Underlining the importance of staying positive, respectful, and empathetic while setting boundaries on our child’s behavior, this new study found that parental criticism can rewire how a child’s brain processes others’ emotions — and not in a good way.
No parent is perfect, and that includes me. Every once in awhile, I may come across as harsh to my children and need to restore our trust. I don’t know a parent who hasn’t had a slip-up a time or two. But overall, our parenting is warm and sensitive. For us, this study supports our efforts to continue on the attachment parenting journey.
Binghamton University has found that children of highly critical parents show less attention to all facial expressions, no matter the emotion behind them. The study, published in the Journal of Clinical Child and Adolescent Psychology, serves as a warning to parents who view criticism as a key component to their discipline style.
“People have a tendency to avoid things that make them uncomfortable, anxious, or sad because such feelings are aversive,” said lead author Kiera James, a grad student at Binghamton University, in a press release. “We also know that children with a critical parent are more likely to use avoidant coping strategies when they are in distress than children without a critical parent.”
“One possible explanation is that the children with a critical parent avoid looking at any facial expressions of emotion,” she added. “This may help them avoid exposure to critical expressions, and, by extension, the aversive feelings they might associate with parental criticism. That said, it may also prevent them from seeing positive expressions from others.”
Researchers listened as parents shared about their child aged 7-11 for 5 minutes, later measuring them for levels of criticism. They also measured the brain activity of their child while the child viewed pictures of faces showing different emotions. The data showed that not only did children of highly critical parents give less attention to critical facial expressions, but also to all facial expressions.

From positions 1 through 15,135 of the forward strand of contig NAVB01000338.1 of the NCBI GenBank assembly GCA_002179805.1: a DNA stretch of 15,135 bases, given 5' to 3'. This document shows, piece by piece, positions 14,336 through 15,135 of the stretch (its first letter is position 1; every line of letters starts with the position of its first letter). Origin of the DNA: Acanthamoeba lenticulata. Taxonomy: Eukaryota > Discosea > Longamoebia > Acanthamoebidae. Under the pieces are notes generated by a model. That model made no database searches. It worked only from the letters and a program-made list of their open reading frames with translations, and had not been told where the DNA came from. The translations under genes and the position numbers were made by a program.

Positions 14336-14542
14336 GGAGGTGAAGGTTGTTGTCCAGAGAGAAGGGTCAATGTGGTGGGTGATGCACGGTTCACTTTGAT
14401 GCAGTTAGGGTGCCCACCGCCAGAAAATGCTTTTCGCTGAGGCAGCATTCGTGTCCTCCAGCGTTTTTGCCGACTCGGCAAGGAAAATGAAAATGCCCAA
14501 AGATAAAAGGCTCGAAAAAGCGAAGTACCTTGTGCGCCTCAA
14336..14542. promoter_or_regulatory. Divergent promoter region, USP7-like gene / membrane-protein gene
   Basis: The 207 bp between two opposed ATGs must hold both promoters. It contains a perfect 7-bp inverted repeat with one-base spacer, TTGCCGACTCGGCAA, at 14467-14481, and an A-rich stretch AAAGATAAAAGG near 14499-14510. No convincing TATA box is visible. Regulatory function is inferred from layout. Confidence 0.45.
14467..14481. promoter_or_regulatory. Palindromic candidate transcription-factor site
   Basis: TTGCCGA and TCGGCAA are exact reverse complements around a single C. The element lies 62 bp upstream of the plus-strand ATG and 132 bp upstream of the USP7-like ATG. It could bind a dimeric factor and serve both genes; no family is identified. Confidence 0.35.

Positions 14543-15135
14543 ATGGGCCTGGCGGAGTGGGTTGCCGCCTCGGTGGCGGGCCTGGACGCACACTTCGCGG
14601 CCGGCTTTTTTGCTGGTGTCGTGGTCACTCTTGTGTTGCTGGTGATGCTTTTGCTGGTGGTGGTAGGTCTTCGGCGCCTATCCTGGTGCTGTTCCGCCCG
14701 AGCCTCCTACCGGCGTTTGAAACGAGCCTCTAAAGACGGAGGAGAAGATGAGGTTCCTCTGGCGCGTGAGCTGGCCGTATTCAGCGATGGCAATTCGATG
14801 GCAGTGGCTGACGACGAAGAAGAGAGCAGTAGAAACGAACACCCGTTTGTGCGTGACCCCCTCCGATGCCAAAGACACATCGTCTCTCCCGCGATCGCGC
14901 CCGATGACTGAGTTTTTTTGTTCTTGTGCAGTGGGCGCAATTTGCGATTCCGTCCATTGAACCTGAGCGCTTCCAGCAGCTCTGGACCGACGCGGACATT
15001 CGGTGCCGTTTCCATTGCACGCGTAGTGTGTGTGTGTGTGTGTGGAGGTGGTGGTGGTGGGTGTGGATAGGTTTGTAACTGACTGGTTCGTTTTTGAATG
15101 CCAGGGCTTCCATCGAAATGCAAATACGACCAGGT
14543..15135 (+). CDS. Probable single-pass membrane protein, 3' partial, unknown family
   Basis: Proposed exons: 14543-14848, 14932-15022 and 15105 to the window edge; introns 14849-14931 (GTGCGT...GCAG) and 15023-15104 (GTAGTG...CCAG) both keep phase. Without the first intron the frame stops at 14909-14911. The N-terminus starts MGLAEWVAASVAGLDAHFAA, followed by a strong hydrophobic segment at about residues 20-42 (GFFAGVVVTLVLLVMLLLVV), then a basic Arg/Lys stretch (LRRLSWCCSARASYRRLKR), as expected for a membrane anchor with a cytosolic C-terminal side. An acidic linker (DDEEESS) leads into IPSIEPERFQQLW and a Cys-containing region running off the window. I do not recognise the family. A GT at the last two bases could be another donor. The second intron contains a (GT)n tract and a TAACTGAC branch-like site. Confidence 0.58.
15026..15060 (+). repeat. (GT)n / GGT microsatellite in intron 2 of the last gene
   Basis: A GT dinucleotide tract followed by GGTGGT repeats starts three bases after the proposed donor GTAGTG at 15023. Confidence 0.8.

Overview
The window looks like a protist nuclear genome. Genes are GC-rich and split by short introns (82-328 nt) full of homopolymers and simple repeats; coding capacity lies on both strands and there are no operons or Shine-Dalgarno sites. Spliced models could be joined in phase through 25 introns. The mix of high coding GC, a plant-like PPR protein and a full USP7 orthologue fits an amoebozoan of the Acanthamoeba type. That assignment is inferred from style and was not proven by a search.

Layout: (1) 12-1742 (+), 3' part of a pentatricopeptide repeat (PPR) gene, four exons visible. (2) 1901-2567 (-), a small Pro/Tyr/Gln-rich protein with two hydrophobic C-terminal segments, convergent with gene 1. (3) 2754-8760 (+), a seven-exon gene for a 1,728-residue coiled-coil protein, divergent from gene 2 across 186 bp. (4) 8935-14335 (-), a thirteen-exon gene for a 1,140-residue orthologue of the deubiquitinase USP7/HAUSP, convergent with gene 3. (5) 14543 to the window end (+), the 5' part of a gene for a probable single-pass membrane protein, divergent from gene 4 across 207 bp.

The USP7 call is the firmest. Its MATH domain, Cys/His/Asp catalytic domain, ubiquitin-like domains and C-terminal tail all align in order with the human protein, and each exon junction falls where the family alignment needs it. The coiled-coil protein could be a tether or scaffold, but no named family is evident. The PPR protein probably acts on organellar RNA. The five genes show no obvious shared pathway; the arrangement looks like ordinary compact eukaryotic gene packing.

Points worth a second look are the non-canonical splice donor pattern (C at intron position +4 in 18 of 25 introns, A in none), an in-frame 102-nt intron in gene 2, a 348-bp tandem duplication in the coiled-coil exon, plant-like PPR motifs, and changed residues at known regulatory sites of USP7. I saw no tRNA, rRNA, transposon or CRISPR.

Not surprisingly, researchers found this concerning: “This behavior might affect their relationships with others and could be one reason why children exposed to high levels of criticism are at risk for things like depression and anxiety,” James said.
It should go without saying that a child’s learned lack of attention to others’ emotional cues could most certainly lead to difficulty not only with their parents and peers, but also future employers, partners, and their own children. It can be hard for parents to change the way they relate to their children, to move away from criticism and harsh discipline techniques because it requires that they rewire their own brain and the pathways that relieve their own stress during conflict.
My hope is that this study (and the follow-up that will watch brain activity in children, in real time, as they receive positive and negative comments from their parents) will help more parents who trend toward criticism to think twice about how they relate to their child.
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